Raising Our Voices at the Nairobi Summit on ICPD25

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Persons with disabilities are discouraged from obtaining information and services on sexual and reproductive health and rights (SRHR), and research indicates that several factors play a role.[1]  Taking our role as leaders very seriously, and supported by iiDi, we spoke about these factors in testimonials featured in a video at the Nairobi Summit on ICPD25.Coming from different countries, our testimonials highlighted some of the challenges youth face and posed solutions for how we can work together to improve the status of SRHR for young people with disabilities.

 

Recognize the Rights of Young People With Disabilities!

Studies show that young persons with disabilities, especially young women and girls, are often believed by others to be nonsexual.[2] This contributes to the lack of access to information on SRHR that people with disabilities often suffer. [3] However, as Germán (META Uruguay) said, “All young people with disabilities have rights, including the right to have a full and satisfying sexual life and to have children.”

Sofi Savoy (META Argentina) noted that the materials provided in comprehensive sexuality education workshops often aren’t accessible to people with disabilities—brochures lack large print or Braille and videos don’t have audio descriptions, sign language, or subtitles. “So, logically, we people with disabilities are left excluded from receiving all this information that is crucial.”

 

Educate Health Professionals to Break Down Barriers

Service providers’ ignorance about disability can also be a barrier to young persons with disabilities receiving comprehensive SRH information and services.[4] Sofi also said, “Professionals working in the area of sexuality are very poorly prepared about how to react, how to work when a person with disabilities comes asking about this subject.” Nati Farías (META Uruguay) stressed the importance of working with health professionals and educators so they understand “the diverse realities of persons with disabilities: what they want, what they need, what they feel. Because many times there are assumptions that are far from true.”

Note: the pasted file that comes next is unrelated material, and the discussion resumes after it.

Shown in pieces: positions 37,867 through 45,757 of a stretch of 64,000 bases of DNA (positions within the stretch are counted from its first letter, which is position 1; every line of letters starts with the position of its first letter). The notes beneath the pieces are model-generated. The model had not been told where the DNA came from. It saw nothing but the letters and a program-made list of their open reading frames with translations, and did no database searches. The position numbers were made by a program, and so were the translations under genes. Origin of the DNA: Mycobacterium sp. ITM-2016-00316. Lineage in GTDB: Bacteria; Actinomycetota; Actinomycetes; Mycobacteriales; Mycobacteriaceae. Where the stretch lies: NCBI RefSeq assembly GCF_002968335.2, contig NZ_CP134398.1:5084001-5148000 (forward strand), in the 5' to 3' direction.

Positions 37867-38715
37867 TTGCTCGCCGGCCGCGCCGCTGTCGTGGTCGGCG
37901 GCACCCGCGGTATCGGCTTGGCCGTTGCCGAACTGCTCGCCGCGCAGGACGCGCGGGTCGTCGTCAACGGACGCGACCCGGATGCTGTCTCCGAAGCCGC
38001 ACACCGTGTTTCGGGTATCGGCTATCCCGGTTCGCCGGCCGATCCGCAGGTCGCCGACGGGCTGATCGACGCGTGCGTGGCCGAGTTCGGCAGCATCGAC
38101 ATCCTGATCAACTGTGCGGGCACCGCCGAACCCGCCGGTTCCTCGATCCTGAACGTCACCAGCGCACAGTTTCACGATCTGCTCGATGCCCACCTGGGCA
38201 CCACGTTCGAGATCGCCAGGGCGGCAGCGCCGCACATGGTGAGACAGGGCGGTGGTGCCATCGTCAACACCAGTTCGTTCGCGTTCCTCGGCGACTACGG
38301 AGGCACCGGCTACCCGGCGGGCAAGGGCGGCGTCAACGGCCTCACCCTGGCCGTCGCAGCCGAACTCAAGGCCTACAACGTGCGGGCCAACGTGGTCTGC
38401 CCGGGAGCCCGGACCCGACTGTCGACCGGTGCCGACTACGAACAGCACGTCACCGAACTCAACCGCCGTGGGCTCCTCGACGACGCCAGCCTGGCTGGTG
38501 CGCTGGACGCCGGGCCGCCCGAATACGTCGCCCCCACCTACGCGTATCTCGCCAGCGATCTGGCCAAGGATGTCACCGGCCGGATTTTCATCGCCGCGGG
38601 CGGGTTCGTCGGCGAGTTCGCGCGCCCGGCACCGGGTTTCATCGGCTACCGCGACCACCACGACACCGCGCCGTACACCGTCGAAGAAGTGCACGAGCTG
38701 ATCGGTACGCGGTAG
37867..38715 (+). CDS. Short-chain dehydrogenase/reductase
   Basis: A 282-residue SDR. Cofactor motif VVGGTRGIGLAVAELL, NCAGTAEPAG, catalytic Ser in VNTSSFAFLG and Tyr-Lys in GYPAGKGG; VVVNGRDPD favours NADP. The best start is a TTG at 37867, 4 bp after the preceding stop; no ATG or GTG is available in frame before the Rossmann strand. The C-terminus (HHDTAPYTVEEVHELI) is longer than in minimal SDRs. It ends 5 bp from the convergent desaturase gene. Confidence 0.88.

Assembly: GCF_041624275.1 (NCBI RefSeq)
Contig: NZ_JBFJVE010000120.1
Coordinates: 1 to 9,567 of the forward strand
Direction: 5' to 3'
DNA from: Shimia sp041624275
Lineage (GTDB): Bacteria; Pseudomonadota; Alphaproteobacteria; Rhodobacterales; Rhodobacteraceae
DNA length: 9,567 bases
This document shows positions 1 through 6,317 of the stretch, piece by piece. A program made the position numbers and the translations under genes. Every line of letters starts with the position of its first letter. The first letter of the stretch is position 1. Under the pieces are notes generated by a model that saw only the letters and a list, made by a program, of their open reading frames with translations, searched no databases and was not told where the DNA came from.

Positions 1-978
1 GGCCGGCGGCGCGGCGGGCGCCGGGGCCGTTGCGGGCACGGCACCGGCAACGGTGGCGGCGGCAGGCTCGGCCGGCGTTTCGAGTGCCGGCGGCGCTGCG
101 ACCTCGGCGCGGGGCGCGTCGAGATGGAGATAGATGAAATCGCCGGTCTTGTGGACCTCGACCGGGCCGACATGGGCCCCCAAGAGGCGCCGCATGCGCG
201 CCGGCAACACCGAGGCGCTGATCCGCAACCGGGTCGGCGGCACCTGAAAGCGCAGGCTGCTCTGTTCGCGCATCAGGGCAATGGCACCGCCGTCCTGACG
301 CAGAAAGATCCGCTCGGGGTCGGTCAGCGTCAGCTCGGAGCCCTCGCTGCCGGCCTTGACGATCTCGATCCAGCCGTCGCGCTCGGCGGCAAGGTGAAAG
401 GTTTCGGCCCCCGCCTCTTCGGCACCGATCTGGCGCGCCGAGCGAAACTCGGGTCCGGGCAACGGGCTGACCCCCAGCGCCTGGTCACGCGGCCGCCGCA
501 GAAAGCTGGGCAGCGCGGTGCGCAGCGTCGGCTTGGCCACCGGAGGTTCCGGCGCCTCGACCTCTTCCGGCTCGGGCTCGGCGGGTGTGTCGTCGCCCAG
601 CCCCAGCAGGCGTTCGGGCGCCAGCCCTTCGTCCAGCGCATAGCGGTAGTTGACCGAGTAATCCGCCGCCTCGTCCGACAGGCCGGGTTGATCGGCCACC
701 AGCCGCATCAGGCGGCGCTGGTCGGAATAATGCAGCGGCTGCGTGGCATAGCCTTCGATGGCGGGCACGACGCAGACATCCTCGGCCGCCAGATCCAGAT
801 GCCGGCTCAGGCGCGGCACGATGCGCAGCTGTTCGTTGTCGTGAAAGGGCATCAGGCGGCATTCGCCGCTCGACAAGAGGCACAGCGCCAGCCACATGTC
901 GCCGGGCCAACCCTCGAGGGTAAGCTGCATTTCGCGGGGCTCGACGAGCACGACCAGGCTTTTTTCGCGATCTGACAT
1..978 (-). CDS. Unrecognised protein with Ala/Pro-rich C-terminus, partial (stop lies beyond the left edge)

International standards like the Convention on the Rights of Persons with Disabilities and the International Conference on Population Development Programme of Action establish norms that need to be implemented through policies and practices to uphold equality for young persons with disabilities. But to fulfil these rights, young persons with disabilities must be included from start to finish as full participants in the design and implementation of programs and policies that affect their lives. Nothing about us, without us!

 

Work With Us on Policies That Affect Us

Young people with disabilities should be elevated to leadership roles where we can propose, plan, implement, and report on projects as equal partners, said Hailey (United States). The video that includes our testimonials was screened at the Nairobi Summit as a resource to outline necessary policy changes and investments for women and young persons with disabilities to fully realize their SRHR and live free from gender-based violence.

The Path to Equality for Women and Young Persons With Disabilities: Realizing Sexual and Reproductive Health and Rights and Ending Gender-Based Violence is a 14-minute presentation accompanied by a guide designed to help users make the most of the presentation. We expect to push for translation of this resource into Spanish in the near future, so we can use it and spread it as part of our advocacy for our own rights

 

As we say, “No action, no rights!” Building a more inclusive society starts with each of us.As we prepare for the International Day of Persons with Disabilities on December 3, we must partner together to take concrete steps to ensure the SRHR of people with disabilities are fully realized, no matter where in the world they live.

 


[1] Wisdom Kwadwo Mprah, “Perceptions About Barriers to Sexual and Reproductive Health Information and Services Among Deaf People in Ghana,” Disability, CBR, and Inclusive Development Journal 24, no. 3 (2013): 23-36.

[2] Martin G. Brodwin and Pauline Cheryl Frederick, “Sexuality and Societal Beliefs Regarding Persons Living With Disabilities,” Journal of Rehabilitation 76, no. 4 (2010): 37-41.

[3] Advocates for Youth, “Sexual Health Education for Young People with Disabilities–Research and Resources for Educators” (2017), http://www.advocatesforyouth.org/publications/publicationsa-z/2559.

[4] Wisdom Kwadwo Mprah, “Perceptions About Barriers to Sexual and Reproductive Health Information and Services Among Deaf People in Ghana.”

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El artista Diego Bianki y el curador Matías Nuñez presentaron interés en desarrollar una muestra artística participativa e interactiva que utilice textos de Mario Levrero

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